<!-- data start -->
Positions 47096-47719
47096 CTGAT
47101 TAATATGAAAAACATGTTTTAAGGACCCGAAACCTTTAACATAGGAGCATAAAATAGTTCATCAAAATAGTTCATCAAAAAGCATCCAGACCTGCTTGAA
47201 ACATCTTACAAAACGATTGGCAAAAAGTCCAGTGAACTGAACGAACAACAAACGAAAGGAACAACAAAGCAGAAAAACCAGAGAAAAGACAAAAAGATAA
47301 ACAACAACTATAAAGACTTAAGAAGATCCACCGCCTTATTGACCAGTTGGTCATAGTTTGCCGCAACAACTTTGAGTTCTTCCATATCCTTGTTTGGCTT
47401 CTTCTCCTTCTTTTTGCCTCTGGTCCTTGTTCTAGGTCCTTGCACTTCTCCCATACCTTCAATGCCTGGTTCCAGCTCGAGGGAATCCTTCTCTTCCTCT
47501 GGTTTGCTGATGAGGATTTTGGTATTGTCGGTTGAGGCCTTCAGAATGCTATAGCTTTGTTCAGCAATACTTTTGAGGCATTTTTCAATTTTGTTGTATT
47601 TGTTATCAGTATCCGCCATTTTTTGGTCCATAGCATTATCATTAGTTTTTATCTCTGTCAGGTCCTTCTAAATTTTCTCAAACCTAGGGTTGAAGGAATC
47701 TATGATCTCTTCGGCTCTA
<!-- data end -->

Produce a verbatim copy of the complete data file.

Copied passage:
Positions 47096-47719
47096 CTGAT
47101 TAATATGAAAAACATGTTTTAAGGACCCGAAACCTTTAACATAGGAGCATAAAATAGTTCATCAAAATAGTTCATCAAAAAGCATCCAGACCTGCTTGAA
47201 ACATCTTACAAAACGATTGGCAAAAAGTCCAGTGAACTGAACGAACAACAAACGAAAGGAACAACAAAGCAGAAAAACCAGAGAAAAGACAAAAAGATAA
47301 ACAACAACTATAAAGACTTAAGAAGATCCACCGCCTTATTGACCAGTTGGTCATAGTTTGCCGCAACAACTTTGAGTTCTTCCATATCCTTGTTTGGCTT
47401 CTTCTCCTTCTTTTTGCCTCTGGTCCTTGTTCTAGGTCCTTGCACTTCTCCCATACCTTCAATGCCTGGTTCCAGCTCGAGGGAATCCTTCTCTTCCTCT
47501 GGTTTGCTGATGAGGATTTTGGTATTGTCGGTTGAGGCCTTCAGAATGCTATAGCTTTGTTCAGCAATACTTTTGAGGCATTTTTCAATTTTGTTGTATT
47601 TGTTATCAGTATCCGCCATTTTTTGGTCCATAGCATTATCATTAGTTTTTATCTCTGTCAGGTCCTTCTAAATTTTCTCAAACCTAGGGTTGAAGGAATC
47701 TATGATCTCTTCGGCTCTA